The sun shone through the occasional rain shower and the Amite River crested Monday, but water continued to rise in many areas along the river and rescues continued throughout the Baton Rouge area.

While it might appear to be time for the water to start receding, once the complex web of bayous, drainage canals and land development are plugged into the equation, it becomes apparent why the massive amount of water trying to flow down the Amite River is slow to move.

The widespread flooding through and around East Baton Rouge, Ascension, Livingston and Iberville parishes can be blamed on river flooding and a sometimes counter-intuitive notion of backwater flooding.

“It’s complicated,” said Dennis Demcheck, supervisory hydrologist with the U.S. Geological Survey’s Lower Mississippi – Gulf Water Science Center in Baton Rouge.

People have an image of rain filling up tributaries which in turn causes flooding in a main river. Under usual circumstances, once the water in those tributaries goes down, the main river levels also recede, Demcheck said.

“Backwater flooding is not like that at all,” Demcheck said.

In the recent storm, water flowed into the Amite River from all of the rain upstream which essentially made the tributaries to the Amite River lower in elevation. At the same time, water flowing into the tributaries increased the water level, but they continued to be below the level of the Amite River. Water is looking for the lower elevation so as the Amite rises, that water will get into the tributaries which will start overflowing as well.

“Water is flowing away from that bulge (of water in the Amite River),” Demcheck said. “It’s still flowing downhill. It’s flowing the way gravity wants it to flow.”

Someone watching a tributary to the Amite River, many of which flow through East Baton Rouge, might see water flowing in an abnormal direction.

“So a homeowner is going to see it flowing the opposite direction, but it’s not going backwards, it’s going downhill,” Demcheck explained.

Todd Baumann, data chief with the USGS Lower Mississippi – Gulf Water Science Center in Baton Rouge, drove over Bayou Manchac on his way to work Monday morning and saw that effect.

“Bayou Manchac was flowing east to west this morning,” he said. “And that causes that whole system to back up.”

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Baumann said the historic level of flooding caused difficulty with some gauges along the Amite River going off line, probably because they went under water and no way to reach some of the site to verify readings.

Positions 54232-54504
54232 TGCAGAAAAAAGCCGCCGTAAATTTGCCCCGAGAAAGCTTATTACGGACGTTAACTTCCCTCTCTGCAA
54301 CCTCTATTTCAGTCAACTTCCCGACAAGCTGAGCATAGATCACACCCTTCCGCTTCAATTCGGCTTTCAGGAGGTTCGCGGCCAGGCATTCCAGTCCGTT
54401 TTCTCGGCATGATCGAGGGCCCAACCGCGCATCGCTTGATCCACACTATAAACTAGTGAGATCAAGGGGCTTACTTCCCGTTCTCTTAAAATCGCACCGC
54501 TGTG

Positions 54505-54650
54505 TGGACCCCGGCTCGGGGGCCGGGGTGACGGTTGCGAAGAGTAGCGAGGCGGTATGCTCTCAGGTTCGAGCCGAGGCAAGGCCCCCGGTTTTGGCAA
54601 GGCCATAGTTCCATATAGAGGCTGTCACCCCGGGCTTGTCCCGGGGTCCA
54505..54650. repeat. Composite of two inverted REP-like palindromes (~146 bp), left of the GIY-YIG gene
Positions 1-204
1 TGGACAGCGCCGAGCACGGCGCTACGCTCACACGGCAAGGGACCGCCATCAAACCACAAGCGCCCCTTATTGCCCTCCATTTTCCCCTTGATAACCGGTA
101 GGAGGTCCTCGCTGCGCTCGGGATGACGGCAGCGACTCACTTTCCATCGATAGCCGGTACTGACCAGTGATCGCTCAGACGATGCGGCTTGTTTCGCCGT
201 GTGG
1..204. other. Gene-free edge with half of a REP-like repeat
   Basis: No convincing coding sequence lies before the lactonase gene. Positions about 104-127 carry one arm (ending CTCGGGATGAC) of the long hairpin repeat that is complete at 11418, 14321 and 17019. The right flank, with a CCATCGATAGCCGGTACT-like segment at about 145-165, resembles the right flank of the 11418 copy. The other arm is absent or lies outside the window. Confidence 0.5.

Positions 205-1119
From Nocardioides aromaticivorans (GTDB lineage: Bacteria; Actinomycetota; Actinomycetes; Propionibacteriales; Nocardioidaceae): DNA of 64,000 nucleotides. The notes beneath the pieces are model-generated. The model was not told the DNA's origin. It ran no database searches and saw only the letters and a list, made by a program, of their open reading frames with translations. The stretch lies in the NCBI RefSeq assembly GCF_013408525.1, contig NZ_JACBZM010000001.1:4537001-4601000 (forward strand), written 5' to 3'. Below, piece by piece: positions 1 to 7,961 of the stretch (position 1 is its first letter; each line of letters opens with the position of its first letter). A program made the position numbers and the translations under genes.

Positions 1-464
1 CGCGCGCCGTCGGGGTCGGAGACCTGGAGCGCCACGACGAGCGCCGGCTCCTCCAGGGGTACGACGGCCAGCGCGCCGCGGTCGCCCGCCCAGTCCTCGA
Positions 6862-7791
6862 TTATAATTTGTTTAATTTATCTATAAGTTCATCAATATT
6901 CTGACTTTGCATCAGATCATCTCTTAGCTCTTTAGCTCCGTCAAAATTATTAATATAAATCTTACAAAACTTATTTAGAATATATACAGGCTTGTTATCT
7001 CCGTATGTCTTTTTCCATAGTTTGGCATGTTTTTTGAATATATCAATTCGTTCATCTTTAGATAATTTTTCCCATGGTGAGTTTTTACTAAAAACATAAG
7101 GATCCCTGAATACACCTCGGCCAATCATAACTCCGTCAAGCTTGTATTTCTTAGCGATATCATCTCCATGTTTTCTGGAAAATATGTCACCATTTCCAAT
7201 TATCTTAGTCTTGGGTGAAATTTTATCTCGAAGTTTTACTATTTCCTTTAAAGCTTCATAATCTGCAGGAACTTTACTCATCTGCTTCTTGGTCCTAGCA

“Everything from Tickfaw (River) west to Vermilion (River) exceeded anything we’ve seen before,” Baumann said, including the Amite, Comite, Tickfaw, Tangipahoa, Natalbany and Vermilion rivers.

“We’re seeing stuff we’ve never seen before and not by a small margin,” Baumann said.

With helping coming in from other USGS offices, the big effort next week will be in trying to quantify how much water was flowing through these rivers during this flood.

The Amite River at Bayou Manchac and Port Vincent crested at record-breaking levels Monday morning, but it will take time for the massive amount of water to move through the system.

Even after the crest of water passes through the Amite River, the water levels are so much above normal that the river is still above some of the tributaries and the flooding continues.

Demcheck said unlike the 2011 Mississippi River flood where the water released into the Atchafalaya River basin was sucked up parched soil caused by a drought, this flooding came at a time when the ground was already saturated.

So many variables go into where a bayou or creek will get some of this overflow water that there is hard and fast numbers to tell exactly where the backwater flooding will occur or how high it will get. There’s also no set stage for the Amite River at which it appears water will start to drain from different areas.

“Case and point, with 17 feet at Port Vincent, that’s going to go everywhere,” Baumann said.

Water is already falling in the rivers with the Comite River expected to get below flood level Tuesday morning. 

Along the Amite River, the water will get below flood level at Denham Springs Wednesday morning, at Bayou Manchac early Thursday morning, at Port Vincent Thursday evening and the river should be down to minor flooding at French Settlement by Thursday evening. 

Follow Amy Wold on Twitter, @awold10.